“When he ceases to sing, to take up the trade of one of the players, that player must play in his turn on the flute, moving his fingers, as if holding one, but without being obliged to sing; and when the conductor of the game takes up his song again or takes another trade, the player on the flute must quickly return to his: if he mistakes, he gives a forfeit to the master of the game.”
You got all that? Now stop badmouthing television. It may be the only thing keeping you from playing a pretend flute while your in-laws milk an imaginary cow in your living room.
5. King of Morocco
Or perhaps you’d rather trundle your way through the always-popular pastime, King of Morocco? It was one of the games of the era that helped unmarried couples cope with the seething undercurrent of sexual tension that gnawed the seams of civilized society. It involves a man and woman walking solemnly across from opposite corners, holding candles. They meet, and recite the following.
The Gentleman: Have you heard the frightful news?Lady: Alas!Gentleman: The King of Morocco is dead.Lady: Alas! alas!Gentleman: He is buried.Lady: Alas! alas! alas!Gentleman: Alas! alas! alas! and for four times, alas He has cut his throat with a piece of glass.”
Then "both end their walk with a solemn air, and ... run gayly to their places."
Phew! Let me…let me just catch my breath for a second. That was hot.
Never, EVER Play These Games At Your Flossy Fourth Party…Seriously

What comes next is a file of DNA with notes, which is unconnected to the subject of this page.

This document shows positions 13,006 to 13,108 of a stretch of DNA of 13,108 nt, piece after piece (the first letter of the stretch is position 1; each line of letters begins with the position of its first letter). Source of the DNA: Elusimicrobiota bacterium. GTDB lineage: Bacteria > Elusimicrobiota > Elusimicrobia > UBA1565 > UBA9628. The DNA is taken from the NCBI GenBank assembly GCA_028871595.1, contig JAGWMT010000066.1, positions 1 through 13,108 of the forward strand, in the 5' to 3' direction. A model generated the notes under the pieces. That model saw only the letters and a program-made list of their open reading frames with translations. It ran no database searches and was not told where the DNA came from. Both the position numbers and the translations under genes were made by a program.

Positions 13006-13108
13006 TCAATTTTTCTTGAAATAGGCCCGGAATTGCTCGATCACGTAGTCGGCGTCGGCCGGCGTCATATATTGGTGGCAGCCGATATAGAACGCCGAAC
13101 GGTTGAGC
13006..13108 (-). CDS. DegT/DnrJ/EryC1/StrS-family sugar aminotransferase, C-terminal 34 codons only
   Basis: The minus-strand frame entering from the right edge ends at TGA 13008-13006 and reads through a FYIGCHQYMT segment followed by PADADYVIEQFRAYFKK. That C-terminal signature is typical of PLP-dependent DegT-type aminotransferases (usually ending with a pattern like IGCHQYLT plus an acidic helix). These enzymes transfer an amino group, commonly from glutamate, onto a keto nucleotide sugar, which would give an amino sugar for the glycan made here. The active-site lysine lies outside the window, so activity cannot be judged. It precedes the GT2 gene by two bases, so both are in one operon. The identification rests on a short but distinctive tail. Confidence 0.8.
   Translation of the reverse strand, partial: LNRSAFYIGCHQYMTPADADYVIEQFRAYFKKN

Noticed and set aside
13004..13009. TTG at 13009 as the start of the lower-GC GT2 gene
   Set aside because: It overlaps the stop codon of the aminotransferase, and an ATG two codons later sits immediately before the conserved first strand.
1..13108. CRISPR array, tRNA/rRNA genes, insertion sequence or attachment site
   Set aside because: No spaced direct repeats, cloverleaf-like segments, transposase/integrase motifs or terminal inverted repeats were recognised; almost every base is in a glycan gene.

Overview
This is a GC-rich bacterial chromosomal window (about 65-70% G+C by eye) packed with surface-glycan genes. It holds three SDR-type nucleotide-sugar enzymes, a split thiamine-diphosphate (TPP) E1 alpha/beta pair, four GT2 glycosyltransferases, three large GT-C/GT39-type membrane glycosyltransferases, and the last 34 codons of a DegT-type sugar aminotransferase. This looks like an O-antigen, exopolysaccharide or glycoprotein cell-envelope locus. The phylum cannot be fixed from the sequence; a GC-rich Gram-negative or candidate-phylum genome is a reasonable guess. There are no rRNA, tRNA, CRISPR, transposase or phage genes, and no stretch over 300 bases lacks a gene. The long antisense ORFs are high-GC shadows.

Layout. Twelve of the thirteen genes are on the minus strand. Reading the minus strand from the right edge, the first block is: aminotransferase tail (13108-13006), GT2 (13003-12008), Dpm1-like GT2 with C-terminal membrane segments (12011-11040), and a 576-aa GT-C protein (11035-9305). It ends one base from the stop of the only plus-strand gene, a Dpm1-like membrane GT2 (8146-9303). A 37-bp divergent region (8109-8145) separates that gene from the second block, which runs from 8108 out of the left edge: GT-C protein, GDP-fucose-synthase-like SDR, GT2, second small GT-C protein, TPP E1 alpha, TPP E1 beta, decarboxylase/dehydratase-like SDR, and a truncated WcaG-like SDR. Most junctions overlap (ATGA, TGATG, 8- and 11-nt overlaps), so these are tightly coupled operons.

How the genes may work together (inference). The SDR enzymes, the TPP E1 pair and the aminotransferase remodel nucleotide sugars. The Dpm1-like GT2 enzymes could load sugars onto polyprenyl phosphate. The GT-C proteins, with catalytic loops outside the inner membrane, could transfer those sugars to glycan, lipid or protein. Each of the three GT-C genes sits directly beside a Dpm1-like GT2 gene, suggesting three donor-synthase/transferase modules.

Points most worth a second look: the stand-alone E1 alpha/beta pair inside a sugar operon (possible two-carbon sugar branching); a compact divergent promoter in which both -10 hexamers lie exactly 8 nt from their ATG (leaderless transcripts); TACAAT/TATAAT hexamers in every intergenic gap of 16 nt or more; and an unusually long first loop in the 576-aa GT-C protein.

Just don’t do it. Channel your rage into something less deadly.
This was big back in the day. With human beings dropping left and right from either sickness or war or … a good stiff breeze, they weren’t about to worry about a couple lentil-brained chickens scratching and pecking each other to death. Nowadays we prefer our senseless bloodshed to result mostly from zombie interference. Let’s keep it that way.
It’s wrong to say the colonials considered the structured murder of one another over a disagreement a “game.” It was more of a sport. The rules (the ones put forth here are from a code used in 1777) were extremely important, as they elevated the activity, making it civilized instead of barbaric.
In truth, death wasn’t necessarily the goal in dueling—the general idea was that the violence could be stopped after serious blood was drawn, suggesting that it was perfectly acceptable to fire for a foot or drive your sword into a shoulder. However “children’s play,” or firing in the air, was strictly forbidden.
- The challenged has the right to choose his own weapons, except if the challenger doesn’t know how to use that weapon. The challenger cannot argue with the second choice no matter what.
- “Any insult to a lady under a gentleman’s care or protection to be considered as by one degree greater offence than if given to the gentleman personally, and to be regarded accordingly.”
- The challenged chooses the place, the challenger chooses the distance, and the seconds (friends roped into this mess) fix the time and details of the shooting.
There are many, many opportunities during the preparation for a duel that apologies are allowed, even urged. A simple, “All right, dude. I’m sorry. I was just mad she dumped me for you,” could have saved countless lives. Remember this at your party.
You’ll find much of the stuff you need to accommodate these suggestions for your Flossy Fourth Party at the mental_floss online store!